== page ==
Another Well-Regulated Asshole With AR-15 We Won’t Ban Kills 10 In Boulder, Colorado
"He just came in and started shooting."
That's how a witness described the start of Monday's massacre in a Boulder, Colorado, supermarket. The gunman reportedly "let off a couple of shots, then was silent, and then he let off a couple more. He wasn't spraying."
When shots rang out inside the King Soopers grocery store Monday afternoon, some shoppers and employees instinctively ran. Others froze, unsure what to make of the pop or clap noise they'd heard.
And once again, a mundane, everyday location in Colorado was transformed into a scene of terror, which this time claimed 10 lives, police said. One was a veteran Boulder police officer, Eric Talley, age 51.
But gun violence has become an almost mundane, everyday occurrence in America. Even during the coronavirus pandemic, when social distancing made it harder to kill a lot of people in one place, firearm fatalities increased significantly. The Gun Violence Archive reported that May 2020 had the highest number of mass shootings (56) of any month since 2012 when it started tracking mass shooting data.
A grocery store is a prime target if you want to hunt down unsuspecting people. Shoppers debating which flavor ice cream to purchase were soon running for their lives and hiding when a coward with a gun, dressed all in black, opened fire. They saw people collapse in front of them, like soldiers in a war we are losing. Along with horror, there was a disturbing sense of resignation.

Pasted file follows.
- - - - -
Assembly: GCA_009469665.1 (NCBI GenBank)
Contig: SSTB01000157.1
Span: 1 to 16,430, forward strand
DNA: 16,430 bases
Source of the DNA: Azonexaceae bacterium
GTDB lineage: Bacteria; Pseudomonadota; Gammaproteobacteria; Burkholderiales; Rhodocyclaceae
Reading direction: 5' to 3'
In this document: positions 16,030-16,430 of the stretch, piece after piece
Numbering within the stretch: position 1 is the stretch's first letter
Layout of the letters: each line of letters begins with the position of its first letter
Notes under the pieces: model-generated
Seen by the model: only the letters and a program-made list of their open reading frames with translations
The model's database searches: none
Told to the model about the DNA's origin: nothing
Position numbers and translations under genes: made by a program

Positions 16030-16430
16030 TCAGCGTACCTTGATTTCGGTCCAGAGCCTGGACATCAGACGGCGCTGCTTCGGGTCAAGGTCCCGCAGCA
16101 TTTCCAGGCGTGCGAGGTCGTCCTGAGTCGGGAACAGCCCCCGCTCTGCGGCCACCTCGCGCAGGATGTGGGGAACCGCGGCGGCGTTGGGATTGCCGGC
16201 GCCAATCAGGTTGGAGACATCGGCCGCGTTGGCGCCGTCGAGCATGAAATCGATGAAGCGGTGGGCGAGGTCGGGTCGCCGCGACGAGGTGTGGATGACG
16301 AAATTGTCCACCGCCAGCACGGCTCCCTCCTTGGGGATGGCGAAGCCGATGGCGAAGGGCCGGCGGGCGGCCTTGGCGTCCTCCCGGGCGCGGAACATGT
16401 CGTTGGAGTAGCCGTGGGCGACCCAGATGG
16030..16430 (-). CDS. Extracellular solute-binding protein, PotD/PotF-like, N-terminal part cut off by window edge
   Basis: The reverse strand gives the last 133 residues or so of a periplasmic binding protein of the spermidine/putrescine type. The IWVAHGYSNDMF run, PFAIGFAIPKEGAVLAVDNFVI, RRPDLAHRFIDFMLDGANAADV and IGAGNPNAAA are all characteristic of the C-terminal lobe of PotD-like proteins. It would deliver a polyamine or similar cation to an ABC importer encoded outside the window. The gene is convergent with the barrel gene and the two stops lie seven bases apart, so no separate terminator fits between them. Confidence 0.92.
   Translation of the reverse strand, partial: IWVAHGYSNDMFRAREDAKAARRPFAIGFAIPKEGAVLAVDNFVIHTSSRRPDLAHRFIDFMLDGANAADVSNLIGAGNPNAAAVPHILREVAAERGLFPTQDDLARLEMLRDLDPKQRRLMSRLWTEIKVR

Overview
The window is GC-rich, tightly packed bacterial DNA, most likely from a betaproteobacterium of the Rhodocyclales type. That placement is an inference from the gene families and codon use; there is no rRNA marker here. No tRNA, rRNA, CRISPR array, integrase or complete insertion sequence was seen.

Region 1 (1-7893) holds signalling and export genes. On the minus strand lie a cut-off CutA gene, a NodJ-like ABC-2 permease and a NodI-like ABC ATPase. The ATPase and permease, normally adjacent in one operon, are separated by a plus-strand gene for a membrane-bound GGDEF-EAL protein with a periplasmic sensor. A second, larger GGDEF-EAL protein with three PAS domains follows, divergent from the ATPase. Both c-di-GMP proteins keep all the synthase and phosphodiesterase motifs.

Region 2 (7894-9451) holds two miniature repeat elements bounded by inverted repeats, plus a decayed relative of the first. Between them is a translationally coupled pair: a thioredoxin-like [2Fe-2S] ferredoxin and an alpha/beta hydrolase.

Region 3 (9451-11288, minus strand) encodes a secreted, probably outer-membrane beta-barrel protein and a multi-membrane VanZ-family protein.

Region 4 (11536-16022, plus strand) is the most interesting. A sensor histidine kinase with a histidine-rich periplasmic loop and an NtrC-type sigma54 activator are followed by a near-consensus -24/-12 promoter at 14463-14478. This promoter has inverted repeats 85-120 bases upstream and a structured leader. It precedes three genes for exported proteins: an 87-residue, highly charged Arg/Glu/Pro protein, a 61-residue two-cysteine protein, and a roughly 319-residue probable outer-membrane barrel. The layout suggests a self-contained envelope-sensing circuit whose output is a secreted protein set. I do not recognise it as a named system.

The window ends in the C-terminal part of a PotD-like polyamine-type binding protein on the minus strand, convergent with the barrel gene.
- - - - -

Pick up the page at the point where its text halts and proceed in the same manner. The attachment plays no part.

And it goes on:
"It seemed like all of us had imagined we'd be in a situation like this at some point in our lives," said James Bentz, who said he was deep inside the store when the shooting began, in the meat section.
This is the terror an American citizen assumed he'd inevitably face at some point. This is not freedom. This is the gun industry's continued onslaught on society. The merchants of death at the NRA gloated just last week about blocking Boulder's ban on AR-15s, the same weapon the Boulder gunman used to murder 10 people.
The ghouls tweeted:
ICYMI: A Colorado judge gave law-abiding gun owners something to celebrate.
In an @NRAILA-supported case, he ruled that the city of Boulder's ban on commonly-owned rifles (AR-15s) and 10+ round mags was preempted by state law and STRUCK THEM DOWN.
The NRA claims that AR-15s are "the most commonly used rifles in marksmanship competitions, training and home defense." However, it's also the most commonly used rifle in mass shootings, including Las Vegas, Orlando, Newtown, and Parkland.
The Boulder mass shooting happened less than a week after a gunman killed eight people in Atlanta. CNN claimed, "The two incidents are likely to spur discussion about gun control legislation in the United States, where firearm deaths are tragically common." That's depressingly true: Mass shootings will “spur discussion" about maybe, perhaps regulating access to death machines, but that's all. Gun advocates will even object to the discussion itself, while insisting that what could've prevented this horrible act was more guns.